Moreover, landscape features also can deeply impact the partitioning of the genetic diversity and gene flow between populations especially across increasingly fragmented habitats [44,45]. However, previously identified barriers across western QTP appear to have had little impact on Tibetan snowcock. Hence, it is not unexpected that glacier-covered mountain ridges and predominately rocky habitats do not strongly impact gene flow as suggested by both mitochondrial and nuclear DNA markers microsatellite. Many montane-adapted species experienced range expansions during cooler glacial cycles allowing for increased population connectivity and gene flow [46]. Generally, populations experiencing long-term isolation in separated refugia during climatic oscillations tend to show a sign of strong genetic divergence among refugia [47]. In contrast, gene flow may erase any evidence of divergence due to allopatry, and genetic divergence among populations might be low if cyclical fluctuations have allowed recurrent population connectivity. The high elevation meadow and steppe habitats were probably less fragmented during the glacial advance than in the present and several alpine species were recorded at high altitude in the QTP [48]. Given that typical habitats of Tibetan snowcock are found above the snow line, isolated populations within the species’ range might be connected during cold periods. Hence, different from most of other avian taxa, Tibetan snowcock probably increased its distribution range during the glaciations. Noteworthy, this pattern coincides with that of Montagu’s Harrier (Circus pygargus) whose connection among groups might have been maximal during the long glacial periods, being interrupted only during the shorter interglacial phases [43]. Interestingly, our results suggest that the interglacial period might have been too short for genetic divergence among refugia to arise. Tibetan snowcock is thus currently in its contraction phase, and it has been suggested that current-day and future warmer conditions may represent their refugia phases like other cold-tolerant species [49]. These events were likely associated with vegetation shifts caused by climate and human-induced changes during the Holocene, which can be proved by its expansion time is similar to P. fruticosa [41] and an alpine herb Pedicularis longifolra [50] on the Qinghai-Tibetan Plateau.

Geographic complexity and environmental heterogeneity are likely to have shaped the genetic structure among Tibetan snowcock populations. Such a landscape effect is evident in the western and central of QTP. Although Tibetan snowcock has a rather restricted geographic distribution, mitochondrial data support the intermixing lineage with poor support, while microsatellites indicate a clear subdivision into a western and a central lineages. The discordance between mitochondria and microsatellite data is most likely explained by the different mutation rate of these markers, which reflects different processes acting at different times in the evolution of this species. We speculate this maybe is the evidence of ongoing divergent process. This pattern of population divergence between western Kunlun Mountains and central of QTP is consistent with the other dispersal-limited bird the twite (Carduelis flavirostris)[51]. Although our data disclosed some interesting results, many factors probably affect expansion timing estimates and patterns including mutation rates, generation time and genetic loci. Increased sampling may clarify our interpretations.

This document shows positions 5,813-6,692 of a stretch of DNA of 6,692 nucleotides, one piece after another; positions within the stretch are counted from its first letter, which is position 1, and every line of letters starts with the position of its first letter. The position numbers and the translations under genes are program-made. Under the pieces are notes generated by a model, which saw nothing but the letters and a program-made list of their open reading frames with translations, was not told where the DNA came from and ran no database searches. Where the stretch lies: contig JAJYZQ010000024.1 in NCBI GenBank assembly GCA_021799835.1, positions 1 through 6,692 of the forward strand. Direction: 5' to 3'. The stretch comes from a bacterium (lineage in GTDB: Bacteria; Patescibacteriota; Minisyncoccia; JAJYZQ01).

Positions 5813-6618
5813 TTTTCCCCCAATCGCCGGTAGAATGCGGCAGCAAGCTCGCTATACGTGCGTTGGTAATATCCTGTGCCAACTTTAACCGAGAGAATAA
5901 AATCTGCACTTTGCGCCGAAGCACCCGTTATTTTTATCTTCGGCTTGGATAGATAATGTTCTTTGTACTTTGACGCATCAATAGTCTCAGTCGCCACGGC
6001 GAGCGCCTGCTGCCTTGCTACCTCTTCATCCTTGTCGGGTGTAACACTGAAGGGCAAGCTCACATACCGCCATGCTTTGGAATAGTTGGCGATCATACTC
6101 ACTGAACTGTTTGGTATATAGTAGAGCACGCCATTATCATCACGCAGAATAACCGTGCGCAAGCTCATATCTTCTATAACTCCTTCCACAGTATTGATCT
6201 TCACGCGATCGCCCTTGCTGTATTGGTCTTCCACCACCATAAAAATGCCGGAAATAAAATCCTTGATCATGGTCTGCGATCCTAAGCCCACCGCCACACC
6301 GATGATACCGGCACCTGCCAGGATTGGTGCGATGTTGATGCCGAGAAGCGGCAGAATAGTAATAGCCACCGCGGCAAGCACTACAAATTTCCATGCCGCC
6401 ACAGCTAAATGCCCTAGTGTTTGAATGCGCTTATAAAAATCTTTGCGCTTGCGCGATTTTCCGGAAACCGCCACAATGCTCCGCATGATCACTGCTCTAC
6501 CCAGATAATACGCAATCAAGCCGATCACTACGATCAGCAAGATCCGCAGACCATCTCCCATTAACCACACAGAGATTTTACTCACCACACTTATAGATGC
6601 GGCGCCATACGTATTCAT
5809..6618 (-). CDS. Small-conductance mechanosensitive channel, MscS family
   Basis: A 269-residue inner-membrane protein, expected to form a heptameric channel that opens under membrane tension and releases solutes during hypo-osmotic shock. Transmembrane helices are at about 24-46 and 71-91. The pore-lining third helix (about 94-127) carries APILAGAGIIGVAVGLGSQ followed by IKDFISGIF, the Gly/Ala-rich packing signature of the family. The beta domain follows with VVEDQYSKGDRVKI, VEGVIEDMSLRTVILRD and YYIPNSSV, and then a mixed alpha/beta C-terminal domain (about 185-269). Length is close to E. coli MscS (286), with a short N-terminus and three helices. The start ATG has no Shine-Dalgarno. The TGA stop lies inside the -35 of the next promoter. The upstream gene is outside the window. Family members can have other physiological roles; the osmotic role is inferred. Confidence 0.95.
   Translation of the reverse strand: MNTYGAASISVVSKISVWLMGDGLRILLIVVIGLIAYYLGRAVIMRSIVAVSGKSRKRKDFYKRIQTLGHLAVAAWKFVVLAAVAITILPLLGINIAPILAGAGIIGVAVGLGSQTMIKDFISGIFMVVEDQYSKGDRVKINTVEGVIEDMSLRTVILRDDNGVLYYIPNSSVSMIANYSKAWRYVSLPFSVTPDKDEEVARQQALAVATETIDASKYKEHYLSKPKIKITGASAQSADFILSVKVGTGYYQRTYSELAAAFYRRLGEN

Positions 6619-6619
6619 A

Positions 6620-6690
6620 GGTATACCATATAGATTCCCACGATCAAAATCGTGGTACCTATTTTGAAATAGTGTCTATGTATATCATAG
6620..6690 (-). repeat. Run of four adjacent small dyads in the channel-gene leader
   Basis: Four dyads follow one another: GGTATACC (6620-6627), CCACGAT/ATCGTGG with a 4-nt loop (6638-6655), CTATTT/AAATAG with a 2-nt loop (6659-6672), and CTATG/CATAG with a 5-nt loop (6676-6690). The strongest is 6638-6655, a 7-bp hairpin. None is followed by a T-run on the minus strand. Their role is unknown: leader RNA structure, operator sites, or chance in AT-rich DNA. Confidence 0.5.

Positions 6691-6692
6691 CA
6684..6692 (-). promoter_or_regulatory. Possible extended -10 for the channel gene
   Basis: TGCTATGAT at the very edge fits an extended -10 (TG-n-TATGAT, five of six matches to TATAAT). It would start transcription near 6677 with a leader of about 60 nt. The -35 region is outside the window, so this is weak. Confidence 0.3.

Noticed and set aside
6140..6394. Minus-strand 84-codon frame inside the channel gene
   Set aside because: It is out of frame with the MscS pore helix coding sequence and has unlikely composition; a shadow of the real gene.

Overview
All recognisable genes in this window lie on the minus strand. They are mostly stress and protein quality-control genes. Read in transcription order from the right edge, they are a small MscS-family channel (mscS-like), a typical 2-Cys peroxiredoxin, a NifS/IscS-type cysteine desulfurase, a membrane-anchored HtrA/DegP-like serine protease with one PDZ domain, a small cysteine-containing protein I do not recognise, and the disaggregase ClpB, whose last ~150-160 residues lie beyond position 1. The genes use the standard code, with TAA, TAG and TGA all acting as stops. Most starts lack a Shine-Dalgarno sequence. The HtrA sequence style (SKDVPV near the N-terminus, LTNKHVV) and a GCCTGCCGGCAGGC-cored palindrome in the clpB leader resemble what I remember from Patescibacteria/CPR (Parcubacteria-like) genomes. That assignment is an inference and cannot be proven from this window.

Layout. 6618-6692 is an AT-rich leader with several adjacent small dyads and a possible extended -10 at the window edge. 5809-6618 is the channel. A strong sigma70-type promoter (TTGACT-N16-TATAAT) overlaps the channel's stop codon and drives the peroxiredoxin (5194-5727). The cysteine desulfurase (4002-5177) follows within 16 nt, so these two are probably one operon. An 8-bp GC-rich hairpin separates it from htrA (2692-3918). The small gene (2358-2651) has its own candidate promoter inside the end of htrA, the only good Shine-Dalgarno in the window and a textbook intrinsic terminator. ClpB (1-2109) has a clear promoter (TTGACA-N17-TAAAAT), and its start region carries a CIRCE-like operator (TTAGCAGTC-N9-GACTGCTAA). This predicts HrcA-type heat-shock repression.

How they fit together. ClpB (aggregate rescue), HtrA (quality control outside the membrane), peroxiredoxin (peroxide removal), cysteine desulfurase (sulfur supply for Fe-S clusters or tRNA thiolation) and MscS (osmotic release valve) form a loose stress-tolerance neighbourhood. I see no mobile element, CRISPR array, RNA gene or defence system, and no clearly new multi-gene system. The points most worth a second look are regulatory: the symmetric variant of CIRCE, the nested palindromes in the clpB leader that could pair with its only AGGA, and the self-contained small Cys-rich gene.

The Qinghai-Tibetan Plateau is well known as the highest plateau in the world and one of world biodiversity hotspot. As occurring on the plateau and adjacent regions, Tibetan snowcock showed lack of evidently phylogeographic structure on mitochondria data and historical population expansion, suggesting instead historically wide gene flow and a relatively stable demography, as found in other plateau species or populations [52]. This research provided additional evidence that specialization to cold habitat promotes gene flow and reduces population genetic differentiation in QTP. Hopefully, we wish to improve this work by exploring patterns of population differentiation in other avian taxa that are specialized to cold environment and high altitudes.

Supporting Information

S1 Fig. Mismatch distribution for mitochondria DNA.

The solid line represents the expected distribution; the dashed line represents the observed distribution. Mismatch distribution for the following groups are shown: QLS, QDM, WKL, BKL and TGL.


S1 Table. Information of Tibetan snowcock (Tetragallus tibetanus) samples used in this study.

All vouchers are deposited in the Lanzhou University. Location names correspond to those on the map in Fig 1.


S2 Table. Sequences of primers used in PCR amplification a sequencing of Tibetan snowcock (Tetraogallus. tibetanus).



We sincerely thank Sen Song, Xinkang Bao and Zuhao Huang of School of Life Sciences, Lanzhou University for help in the sampling. Dr Yuanhua Qu collaborated on statistical analysis and comments on the manuscript and comments for the manuscript. Special thanks to the three anonymous reviewers for their valuable comments and suggestions.

Author Contributions

Conceived and designed the experiments: BA LZ NL. Performed the experiments: BA LZ. Analyzed the data: LZ BA YW. Contributed reagents/materials/analysis tools: LZ BA YW. Wrote the paper: BA LZ NL.